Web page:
This lesson focuses on the share aspect of procurement. In this lesson, the instructor offers an example on the whiteboard of a 60/40 share between the buyer and seller. Using the Fixed Price Incentive Fee, participants learn how the buyer absorbs some of the costs of the project. Finally, when procuring, it's important to know the different ways a...
This lesson focuses on the share aspect of procurement. In this lesson, the instructor offers an example on the whiteboard of a 60/40 share between the buyer and seller. Using the Fixed Price Incentive Fee, participants learn how the buyer absorbs some of the costs of the project. Finally, when procuring, it's important to know the different ways a company might ask you to bid on their project. Ways might include:
- Request for information (RFI)
- Request for Quote (RFQ)
- Request for Proposal/ Request for Tender (RFP/RFT)
- Invitation for bid/Request for Bid (IFB/RFB)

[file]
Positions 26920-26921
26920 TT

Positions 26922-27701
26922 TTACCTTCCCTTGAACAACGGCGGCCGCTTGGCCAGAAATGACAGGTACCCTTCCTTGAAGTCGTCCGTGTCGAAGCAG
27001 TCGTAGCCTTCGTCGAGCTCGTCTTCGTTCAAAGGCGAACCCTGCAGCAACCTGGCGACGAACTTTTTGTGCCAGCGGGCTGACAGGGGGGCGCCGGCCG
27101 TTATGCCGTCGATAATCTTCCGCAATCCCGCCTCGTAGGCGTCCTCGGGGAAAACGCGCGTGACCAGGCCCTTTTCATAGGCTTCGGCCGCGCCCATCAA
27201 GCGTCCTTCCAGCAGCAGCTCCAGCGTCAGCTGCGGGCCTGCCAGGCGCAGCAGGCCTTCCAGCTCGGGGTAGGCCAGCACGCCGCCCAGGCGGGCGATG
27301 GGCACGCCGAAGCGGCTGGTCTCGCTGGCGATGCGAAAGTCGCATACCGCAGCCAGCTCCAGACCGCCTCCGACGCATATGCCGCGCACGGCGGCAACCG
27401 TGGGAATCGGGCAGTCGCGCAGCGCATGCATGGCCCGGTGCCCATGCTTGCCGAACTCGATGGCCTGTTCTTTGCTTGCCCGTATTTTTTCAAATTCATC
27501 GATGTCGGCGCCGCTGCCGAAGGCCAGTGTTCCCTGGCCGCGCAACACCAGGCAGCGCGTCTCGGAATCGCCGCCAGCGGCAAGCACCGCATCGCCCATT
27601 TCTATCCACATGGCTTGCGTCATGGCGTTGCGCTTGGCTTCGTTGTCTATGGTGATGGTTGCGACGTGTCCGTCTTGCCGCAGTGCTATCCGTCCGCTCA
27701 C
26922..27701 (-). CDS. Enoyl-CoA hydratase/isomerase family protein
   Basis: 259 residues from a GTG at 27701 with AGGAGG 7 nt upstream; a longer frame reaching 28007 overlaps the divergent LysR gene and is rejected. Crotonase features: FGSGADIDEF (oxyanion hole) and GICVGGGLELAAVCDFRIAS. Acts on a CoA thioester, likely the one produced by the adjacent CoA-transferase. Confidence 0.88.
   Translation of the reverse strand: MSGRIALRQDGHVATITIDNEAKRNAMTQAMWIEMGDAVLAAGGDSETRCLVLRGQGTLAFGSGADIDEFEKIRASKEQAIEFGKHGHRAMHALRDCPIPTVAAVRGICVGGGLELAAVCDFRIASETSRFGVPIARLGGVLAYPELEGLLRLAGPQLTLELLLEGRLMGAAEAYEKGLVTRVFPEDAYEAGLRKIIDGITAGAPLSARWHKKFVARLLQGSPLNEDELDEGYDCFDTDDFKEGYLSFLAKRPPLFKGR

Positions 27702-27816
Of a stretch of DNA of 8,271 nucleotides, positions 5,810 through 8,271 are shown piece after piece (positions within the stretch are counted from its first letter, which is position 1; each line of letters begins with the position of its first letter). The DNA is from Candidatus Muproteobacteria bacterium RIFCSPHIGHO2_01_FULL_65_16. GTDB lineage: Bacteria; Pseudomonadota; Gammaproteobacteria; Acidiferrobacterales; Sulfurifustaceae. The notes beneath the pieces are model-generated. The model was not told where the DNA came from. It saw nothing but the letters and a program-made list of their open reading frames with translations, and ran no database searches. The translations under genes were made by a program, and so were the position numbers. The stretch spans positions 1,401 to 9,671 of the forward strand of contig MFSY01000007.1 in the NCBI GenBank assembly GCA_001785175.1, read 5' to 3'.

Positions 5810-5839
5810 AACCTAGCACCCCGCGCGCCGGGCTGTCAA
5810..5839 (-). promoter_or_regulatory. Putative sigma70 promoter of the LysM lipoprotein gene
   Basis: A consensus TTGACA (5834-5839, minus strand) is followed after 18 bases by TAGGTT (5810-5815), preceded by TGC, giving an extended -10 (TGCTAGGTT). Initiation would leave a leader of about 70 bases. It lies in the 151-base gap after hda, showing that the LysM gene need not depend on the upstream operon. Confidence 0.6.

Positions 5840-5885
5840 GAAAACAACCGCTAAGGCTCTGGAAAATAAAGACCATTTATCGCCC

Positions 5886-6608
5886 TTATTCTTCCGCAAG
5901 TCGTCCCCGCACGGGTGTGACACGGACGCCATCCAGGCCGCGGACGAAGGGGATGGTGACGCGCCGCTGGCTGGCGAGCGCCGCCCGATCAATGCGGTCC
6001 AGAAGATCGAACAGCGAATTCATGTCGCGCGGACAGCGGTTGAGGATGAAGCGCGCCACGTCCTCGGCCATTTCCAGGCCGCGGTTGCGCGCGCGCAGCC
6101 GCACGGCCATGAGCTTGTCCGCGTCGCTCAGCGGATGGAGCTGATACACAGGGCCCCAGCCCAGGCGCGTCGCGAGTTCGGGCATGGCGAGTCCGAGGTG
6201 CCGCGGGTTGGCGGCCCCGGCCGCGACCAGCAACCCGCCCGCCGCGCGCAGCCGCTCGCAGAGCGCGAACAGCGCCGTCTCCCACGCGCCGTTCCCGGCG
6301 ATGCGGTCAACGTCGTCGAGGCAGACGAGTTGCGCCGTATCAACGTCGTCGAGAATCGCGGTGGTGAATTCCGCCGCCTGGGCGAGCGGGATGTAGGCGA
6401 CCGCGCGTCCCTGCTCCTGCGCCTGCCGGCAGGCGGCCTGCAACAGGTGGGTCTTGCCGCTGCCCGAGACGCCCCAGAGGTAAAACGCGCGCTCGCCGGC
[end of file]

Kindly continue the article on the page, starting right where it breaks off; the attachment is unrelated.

[toggle_content title="Transcript"] Another area we did on procurement is when they start talking about things like share. They can talk like a 60-40, 80-20, whatever that first percentage is, it is the buyer and the second percentage is going to be the seller. The way this works is you come up with an estimate. The estimate is $40,000. The actual cost for this project was $45,000. We go back to the 60-40 share. Where there is a variance between the actual cost and the estimate of 5000, this $5000 becomes that 60-40. 60 percent is the buyer, which if you take $5000, that is $3000 and $2000 will be the 40 percent which goes to the seller. You are trying to figure out how much to invoice the client or the buyer. If the actual cost is $45,000 you have the 60-40 share, it is going to cost, you are going to invoice $43,000 and unfortunately you are going to lose $2000 out of it as being the seller and its part of that 60-40 share. Whatever the variances is from your estimated cost is how that percentage is going to be applied. For the $5000 once again, $3000 of that $5000 through the buyer is responsible for that, 2000 the seller is responsible for that. That is how you come up with 43000 and the seller loses $2000 of that $45000. One thing you have to understand with fixed price [inaudible] there is a formula called point of total assumption. This is only dealing with the fixed price plus incentive fee. With this type of contract, the buyer agrees to pay for some costs overrun or costs under-run depending on whatever that price is negotiated. There is the target cost which essentially is fixed price part of the contract. In a firm fixed price, a $1000 is a $1000. With a fixed price with incentive fee, that is not entirely true. If you have the target profit, so is ten percent for that, selling price is ten percent of the total cost, so if the target cost is 1000, the selling price will be 20 percent so it's $1200. The share ratio work the buyer being first, so the buyer takes 60 percent, I take 40 percent. The way how a formula works is PTA equals, selling price minus target price divide by buyer share and then you are going to add, that to the target cost. In this scenario, 1200 which is the selling price, subtract the target price which is 1000, and you are going to divide that by the share ratio, for the buyer so .6. then you are going to add the target cost which is 1000. PTA equals, once you do the math, 200 divided by .6, plus 1000. So PTA equals $1333. That is the most the buyer will pay for a FPIF contract with the target cost being $1000 and the share ratio being 60 percent. Another thing in procurement is knowing how to a company or government is going to request you to bid on the contract. So there's RFI, which stands for request for information. This is a way of going out to see if anybody can do that type of ability or project. Its seeking to see that there's technology or companies out there that can actually perform what you are looking for. Request for quote...this is used if it's a small dollar amount. And generally its very little customization. This could be ordering something that is pretty standard and not too expensive. Request for proposal or request for tender. This is the common way. It's for the larger dollar amounts. It's for trying to figure out very customized. How you are going to perform this work, how much it's going to cost, how much time. Invitation for bid and request for bid are very similar. Actually have the government request for contract work to be done. Invitation for bid, request for bid is usually a sealed package sent to the government to assess based on time, cost quality and scope. [/toggle_content]
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